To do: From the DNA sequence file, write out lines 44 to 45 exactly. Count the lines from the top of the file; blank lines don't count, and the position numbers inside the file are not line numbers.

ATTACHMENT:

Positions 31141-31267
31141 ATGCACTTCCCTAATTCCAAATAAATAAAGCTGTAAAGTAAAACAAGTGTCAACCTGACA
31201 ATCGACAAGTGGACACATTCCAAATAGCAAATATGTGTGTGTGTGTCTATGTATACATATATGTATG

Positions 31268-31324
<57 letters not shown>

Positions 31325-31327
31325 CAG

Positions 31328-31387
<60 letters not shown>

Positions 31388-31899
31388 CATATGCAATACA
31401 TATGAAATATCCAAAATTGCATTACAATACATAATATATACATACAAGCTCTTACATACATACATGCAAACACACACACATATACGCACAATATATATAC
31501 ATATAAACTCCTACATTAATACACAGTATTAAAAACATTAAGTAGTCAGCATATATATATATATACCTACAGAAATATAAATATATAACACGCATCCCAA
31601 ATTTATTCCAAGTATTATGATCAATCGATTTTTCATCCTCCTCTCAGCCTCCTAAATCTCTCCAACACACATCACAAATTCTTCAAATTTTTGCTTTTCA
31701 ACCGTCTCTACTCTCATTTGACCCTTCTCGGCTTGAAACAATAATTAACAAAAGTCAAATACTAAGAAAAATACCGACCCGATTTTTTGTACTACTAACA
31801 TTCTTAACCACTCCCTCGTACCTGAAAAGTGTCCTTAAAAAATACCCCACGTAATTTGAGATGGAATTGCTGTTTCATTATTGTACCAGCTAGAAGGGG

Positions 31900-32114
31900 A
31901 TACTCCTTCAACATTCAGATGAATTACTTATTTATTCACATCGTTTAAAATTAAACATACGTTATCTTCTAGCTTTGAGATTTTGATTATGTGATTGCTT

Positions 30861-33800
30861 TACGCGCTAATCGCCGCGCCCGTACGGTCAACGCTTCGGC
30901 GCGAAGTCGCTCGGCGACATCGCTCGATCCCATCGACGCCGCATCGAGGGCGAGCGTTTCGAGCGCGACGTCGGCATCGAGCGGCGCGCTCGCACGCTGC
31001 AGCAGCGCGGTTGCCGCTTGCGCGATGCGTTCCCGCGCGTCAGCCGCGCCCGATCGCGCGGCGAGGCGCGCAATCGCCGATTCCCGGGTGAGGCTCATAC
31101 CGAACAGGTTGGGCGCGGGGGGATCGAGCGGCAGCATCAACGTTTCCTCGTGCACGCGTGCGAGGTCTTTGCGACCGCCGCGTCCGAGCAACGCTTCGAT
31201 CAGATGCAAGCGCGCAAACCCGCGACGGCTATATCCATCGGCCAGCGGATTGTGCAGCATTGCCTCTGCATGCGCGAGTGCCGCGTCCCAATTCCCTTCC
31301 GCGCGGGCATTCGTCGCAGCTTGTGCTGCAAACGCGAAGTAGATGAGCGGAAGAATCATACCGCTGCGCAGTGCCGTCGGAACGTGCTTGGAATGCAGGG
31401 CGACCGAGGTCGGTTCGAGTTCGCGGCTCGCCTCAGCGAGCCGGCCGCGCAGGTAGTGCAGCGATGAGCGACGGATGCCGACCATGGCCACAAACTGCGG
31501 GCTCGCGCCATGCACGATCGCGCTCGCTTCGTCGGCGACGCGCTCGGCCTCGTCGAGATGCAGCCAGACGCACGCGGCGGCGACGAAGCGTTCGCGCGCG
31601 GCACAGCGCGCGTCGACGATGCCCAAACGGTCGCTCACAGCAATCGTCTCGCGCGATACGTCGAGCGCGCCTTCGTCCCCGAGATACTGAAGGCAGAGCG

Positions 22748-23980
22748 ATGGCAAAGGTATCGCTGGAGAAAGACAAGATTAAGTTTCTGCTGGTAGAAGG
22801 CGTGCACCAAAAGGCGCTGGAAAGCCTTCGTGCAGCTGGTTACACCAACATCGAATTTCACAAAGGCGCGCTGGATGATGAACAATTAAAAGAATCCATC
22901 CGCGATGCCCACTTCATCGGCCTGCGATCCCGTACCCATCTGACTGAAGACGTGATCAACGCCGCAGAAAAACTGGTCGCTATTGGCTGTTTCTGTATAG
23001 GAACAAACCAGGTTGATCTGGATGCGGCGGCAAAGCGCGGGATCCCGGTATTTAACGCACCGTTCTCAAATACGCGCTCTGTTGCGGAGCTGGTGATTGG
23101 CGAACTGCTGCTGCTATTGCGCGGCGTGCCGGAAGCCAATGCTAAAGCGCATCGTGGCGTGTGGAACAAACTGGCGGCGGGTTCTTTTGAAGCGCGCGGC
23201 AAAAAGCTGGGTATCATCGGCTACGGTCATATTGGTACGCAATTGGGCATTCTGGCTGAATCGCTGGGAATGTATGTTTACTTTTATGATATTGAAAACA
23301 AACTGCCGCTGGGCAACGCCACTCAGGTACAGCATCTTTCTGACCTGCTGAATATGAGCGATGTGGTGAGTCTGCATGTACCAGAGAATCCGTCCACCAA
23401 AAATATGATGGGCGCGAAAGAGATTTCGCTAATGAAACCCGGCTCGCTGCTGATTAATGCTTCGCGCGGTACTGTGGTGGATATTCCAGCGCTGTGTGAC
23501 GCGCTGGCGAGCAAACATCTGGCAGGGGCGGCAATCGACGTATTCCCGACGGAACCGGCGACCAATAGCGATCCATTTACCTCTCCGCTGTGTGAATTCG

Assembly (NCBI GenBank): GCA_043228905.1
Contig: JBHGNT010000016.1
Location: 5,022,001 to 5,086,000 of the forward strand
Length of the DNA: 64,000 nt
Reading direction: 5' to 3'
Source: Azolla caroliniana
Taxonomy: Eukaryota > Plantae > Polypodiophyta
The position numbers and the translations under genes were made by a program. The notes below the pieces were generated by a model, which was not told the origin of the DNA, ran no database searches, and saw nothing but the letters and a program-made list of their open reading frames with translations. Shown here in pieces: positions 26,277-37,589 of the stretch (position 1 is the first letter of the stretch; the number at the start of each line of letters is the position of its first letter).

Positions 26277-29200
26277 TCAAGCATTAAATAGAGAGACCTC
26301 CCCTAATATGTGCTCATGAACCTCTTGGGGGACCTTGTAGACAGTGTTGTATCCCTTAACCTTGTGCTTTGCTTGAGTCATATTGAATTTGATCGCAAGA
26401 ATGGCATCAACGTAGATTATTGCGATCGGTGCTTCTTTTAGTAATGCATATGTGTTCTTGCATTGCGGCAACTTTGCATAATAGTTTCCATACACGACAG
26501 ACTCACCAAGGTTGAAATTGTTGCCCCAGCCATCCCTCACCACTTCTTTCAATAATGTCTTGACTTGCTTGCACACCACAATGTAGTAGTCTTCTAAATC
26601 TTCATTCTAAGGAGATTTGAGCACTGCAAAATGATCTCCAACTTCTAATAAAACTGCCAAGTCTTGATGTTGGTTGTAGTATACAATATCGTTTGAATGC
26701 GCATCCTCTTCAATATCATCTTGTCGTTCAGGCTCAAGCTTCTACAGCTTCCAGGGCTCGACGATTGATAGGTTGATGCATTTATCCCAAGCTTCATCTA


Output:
Reading direction: 5' to 3'
Source: Azolla caroliniana